Barcelona-based firm López-Rivera Arquitectos has unveiled two beautiful homes tucked into a dense forest in northern Spain. The natural forest, which is comprised of cork and pine trees, inspired the architects to clad both homes in a gorgeous cork facade. The sustainable material helped create an energy-efficient and resilient design that is also raised off the ground to reduce the impact on the landscape.

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a cork-clad structure surrounded by trees

Located in Platfrugell, Catalonia, the two cork houses are located on a rugged landscape, marked by uneven and steep terrain. The challenging topography, as well as the architects’ respect for nature, inspired the design to go vertical. Anchored into a strong base of concrete, the two homes are elevated on cross-laminated timber supports, which were locally-sourced.

Related: Solar-powered cork house pursues healthy, sustainable living

a cork-clad structure on stilts surrounded by trees

a cork-clad structure with a large window

Both of the homes are entirely clad in two layers of cork to connect the homes into the environment, which is a dense, wooded landscape dominated by the presence of cork trees. The designers also chose the material for its durable and long-lasting features, and for its ability to tightly insulate the homes, conserving energy throughout the year. In fact, the project’s many passive features have earned both of the homes a Class A energy rating.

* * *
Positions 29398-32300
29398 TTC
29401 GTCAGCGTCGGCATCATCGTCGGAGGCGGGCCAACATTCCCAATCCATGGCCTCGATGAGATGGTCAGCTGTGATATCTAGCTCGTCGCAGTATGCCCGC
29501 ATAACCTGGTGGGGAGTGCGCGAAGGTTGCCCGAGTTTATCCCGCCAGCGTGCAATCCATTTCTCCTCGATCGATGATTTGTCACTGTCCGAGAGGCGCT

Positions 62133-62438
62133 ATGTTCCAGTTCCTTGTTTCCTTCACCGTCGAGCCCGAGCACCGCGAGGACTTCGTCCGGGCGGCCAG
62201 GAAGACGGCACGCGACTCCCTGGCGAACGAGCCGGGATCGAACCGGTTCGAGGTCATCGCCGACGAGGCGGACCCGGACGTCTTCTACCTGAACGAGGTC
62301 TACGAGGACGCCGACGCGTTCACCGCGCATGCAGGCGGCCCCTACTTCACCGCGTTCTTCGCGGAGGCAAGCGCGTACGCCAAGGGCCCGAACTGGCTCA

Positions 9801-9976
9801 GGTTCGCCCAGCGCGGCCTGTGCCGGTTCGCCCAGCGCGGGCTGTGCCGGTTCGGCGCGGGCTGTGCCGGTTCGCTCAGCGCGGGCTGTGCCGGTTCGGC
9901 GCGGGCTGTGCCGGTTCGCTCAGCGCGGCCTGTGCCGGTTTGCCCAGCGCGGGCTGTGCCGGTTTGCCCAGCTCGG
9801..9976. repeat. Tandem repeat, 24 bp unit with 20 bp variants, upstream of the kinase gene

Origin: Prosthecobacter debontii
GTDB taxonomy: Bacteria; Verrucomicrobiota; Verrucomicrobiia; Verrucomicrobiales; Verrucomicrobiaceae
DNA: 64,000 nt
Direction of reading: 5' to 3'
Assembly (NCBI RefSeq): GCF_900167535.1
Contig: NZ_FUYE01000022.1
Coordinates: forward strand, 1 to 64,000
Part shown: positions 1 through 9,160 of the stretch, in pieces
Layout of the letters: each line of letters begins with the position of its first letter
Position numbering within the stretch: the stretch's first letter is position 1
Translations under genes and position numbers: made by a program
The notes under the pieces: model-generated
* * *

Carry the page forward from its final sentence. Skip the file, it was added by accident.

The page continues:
wood-lined room with large windows revealing forest views

a wood-clad interior with door

The interior design of the two structures was also based on their natural setting. The wooden walls were left exposed to continue the cabin-the-woods atmosphere. To keep the residents warm and cozy in the cold months, the ceramic-tiled floors are heated through a system of underfloor heating. During the summer months, the adjustable casement wood windows enable almost constant air ventilation through the interior. For those searing hot days, an adjacent swimming pool is the perfect cool-down spot.

an interior wall with light-hued panels and a seating space

a cork-clad structure with windows and a room lined with wood

With no hallways and rooms of varying sizes, the living spaces were arranged so that there is no clear distinction between them. According to the architects, this was strategic so that the interior spaces would be defined by their relationship to the outdoors. Large open-air decks are at the heart of the design and offer stunning views of the surrounding forest as well as distant views of the sea.

+ López-Rivera Arquitectos

Photos by José Hevia and Juande Jarrillo via López-Rivera Arquitectos